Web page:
Instead of helping the protesters, Mr. Obama criticized them, saying that they didn’t represent “fundamental change.” He spoke meekly, saying that, “The world is watching and inspired by their participation, regardless of what the ultimate outcome of the election was.”…  Seguir leyendo »

Dealing in deception

Autocracies and other despotisms are notoriously unfaithful to their obligations under international agreements. When the Soviet Union was still around, it set the standard by evading and cheating while falsely accusing its Western counterparts of doing the same. The Soviets’ successors are following its well-trodden path. Vladimir Putin’s renewed aggression in Ukraine is but one example. Less subtle (if that’s possible) and more immediate are Iran’s conduct, in respect to President Obama’s nuclear weapons deal with it, and Turkey‘s, in regard to its agreement with the European Union on the control of immigration.

When the Soviets made deals, their violations of them were constrained only by our military power and reflexive diplomatic pressures.…  Seguir leyendo »

Donald Trump says NATO is obsolete, too expensive and lacks the right makeup to deal with terrorism. He may be right, but if he wants to abandon NATO he may not get the chance because the European Union may beat him to it. It’s part of the fallout from the U.K. vote to leave the EU in the “Brexit” referendum.

The EU may cast NATO aside — not because the threat NATO faced is ended — but because the European Union’s members think it’s more important to punish Britain for Brexit than defend themselves against Russia, Iran and China.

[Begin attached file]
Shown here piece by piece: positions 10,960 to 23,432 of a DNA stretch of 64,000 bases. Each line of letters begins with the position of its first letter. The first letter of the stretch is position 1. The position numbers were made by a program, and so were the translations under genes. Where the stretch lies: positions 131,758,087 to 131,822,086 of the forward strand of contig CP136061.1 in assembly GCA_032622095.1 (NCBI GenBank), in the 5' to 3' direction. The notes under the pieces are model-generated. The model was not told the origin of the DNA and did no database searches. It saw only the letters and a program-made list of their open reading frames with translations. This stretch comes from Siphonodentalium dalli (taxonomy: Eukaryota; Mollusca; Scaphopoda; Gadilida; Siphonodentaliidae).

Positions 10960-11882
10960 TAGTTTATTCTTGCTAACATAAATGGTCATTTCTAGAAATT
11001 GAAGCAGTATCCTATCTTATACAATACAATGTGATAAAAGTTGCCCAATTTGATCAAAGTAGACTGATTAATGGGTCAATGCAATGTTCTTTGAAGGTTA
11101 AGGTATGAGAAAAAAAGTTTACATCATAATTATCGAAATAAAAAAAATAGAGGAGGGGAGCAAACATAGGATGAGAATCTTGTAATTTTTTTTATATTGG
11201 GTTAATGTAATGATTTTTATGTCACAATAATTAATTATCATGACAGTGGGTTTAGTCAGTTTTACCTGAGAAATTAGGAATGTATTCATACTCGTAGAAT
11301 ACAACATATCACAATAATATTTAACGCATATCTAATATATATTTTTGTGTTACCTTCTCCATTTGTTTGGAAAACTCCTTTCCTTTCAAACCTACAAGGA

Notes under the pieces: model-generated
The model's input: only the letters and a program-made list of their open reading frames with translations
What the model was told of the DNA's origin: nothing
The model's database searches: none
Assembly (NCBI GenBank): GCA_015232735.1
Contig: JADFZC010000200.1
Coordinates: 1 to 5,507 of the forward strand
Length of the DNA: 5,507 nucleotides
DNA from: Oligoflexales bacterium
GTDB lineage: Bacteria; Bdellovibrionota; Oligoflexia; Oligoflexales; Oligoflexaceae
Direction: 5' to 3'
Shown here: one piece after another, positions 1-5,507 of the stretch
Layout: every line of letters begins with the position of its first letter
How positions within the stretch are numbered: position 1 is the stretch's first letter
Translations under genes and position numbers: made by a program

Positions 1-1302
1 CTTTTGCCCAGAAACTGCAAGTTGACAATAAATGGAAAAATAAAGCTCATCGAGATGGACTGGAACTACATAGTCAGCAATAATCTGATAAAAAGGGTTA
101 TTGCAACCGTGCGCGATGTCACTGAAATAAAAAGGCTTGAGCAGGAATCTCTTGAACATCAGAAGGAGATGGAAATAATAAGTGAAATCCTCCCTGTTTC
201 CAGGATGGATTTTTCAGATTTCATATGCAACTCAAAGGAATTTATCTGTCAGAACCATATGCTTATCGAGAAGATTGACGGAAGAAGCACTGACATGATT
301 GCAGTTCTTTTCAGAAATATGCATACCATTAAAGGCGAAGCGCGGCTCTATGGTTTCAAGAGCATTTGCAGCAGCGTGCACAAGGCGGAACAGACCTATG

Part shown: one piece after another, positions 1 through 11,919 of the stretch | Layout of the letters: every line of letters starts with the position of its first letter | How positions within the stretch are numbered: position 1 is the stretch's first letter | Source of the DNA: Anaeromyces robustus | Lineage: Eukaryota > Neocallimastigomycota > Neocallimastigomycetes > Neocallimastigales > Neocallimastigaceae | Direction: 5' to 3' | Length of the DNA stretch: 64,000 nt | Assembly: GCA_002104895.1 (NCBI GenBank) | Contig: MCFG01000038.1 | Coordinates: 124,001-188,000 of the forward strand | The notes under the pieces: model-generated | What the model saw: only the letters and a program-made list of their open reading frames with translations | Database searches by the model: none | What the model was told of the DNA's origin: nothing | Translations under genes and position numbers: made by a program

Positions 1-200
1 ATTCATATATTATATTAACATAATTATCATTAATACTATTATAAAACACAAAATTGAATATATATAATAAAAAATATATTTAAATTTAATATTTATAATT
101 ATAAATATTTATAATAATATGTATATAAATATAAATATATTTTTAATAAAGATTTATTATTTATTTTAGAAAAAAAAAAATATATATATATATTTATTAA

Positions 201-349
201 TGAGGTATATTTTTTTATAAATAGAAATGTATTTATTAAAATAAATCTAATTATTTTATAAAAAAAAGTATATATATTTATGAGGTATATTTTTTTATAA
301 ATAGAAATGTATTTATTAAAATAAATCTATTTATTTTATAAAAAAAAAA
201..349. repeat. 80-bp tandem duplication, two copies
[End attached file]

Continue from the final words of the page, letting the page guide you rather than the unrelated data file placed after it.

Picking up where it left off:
Five days after the June 23 Brexit vote, the European Union’s foreign policy chief, Federica Mogherini, released a new defense strategy plan that envisions replacing NATO with an all-EU defense structure.…  Seguir leyendo »

How to play the ISIS card

The Islamic State, Islamic quasi-state that has conquered parts of Iraq and Syria, has threatened America with terrorist attacks and drawn us back into an Iraq war. It has done a lot more than that.

For each of the major players in the Middle East, The Islamic State, or ISIS, has presented them with a wild card they can play to better their hand. For Iran, Russia, Syria and Turkey, the Islamic State has — so far — been the means of leveraging other nations in pursuit of larger goals. In Iraq, though no longer a major player, the Islamic State has maneuvered so successfully as to become an existential threat.…  Seguir leyendo »

There are so many trouble spots in the world, it is comforting to know — or at least to believe — that Saudi Arabia isn’t one of them.

Until the United States surpassed the kingdom a few months ago, Saudi Arabia was the world’s biggest producer of oil, a country of enormous wealth and the beneficiary of perhaps the largest wealth transfer in history.

It appears a stable monolith. It was untouched by the revolutionary movements of so-called “Arab Spring,” while nations such as Syria, Egypt and Libya saw their governments toppled, their economies ravaged and, in the worst case, the eruption of bloody civil war.…  Seguir leyendo »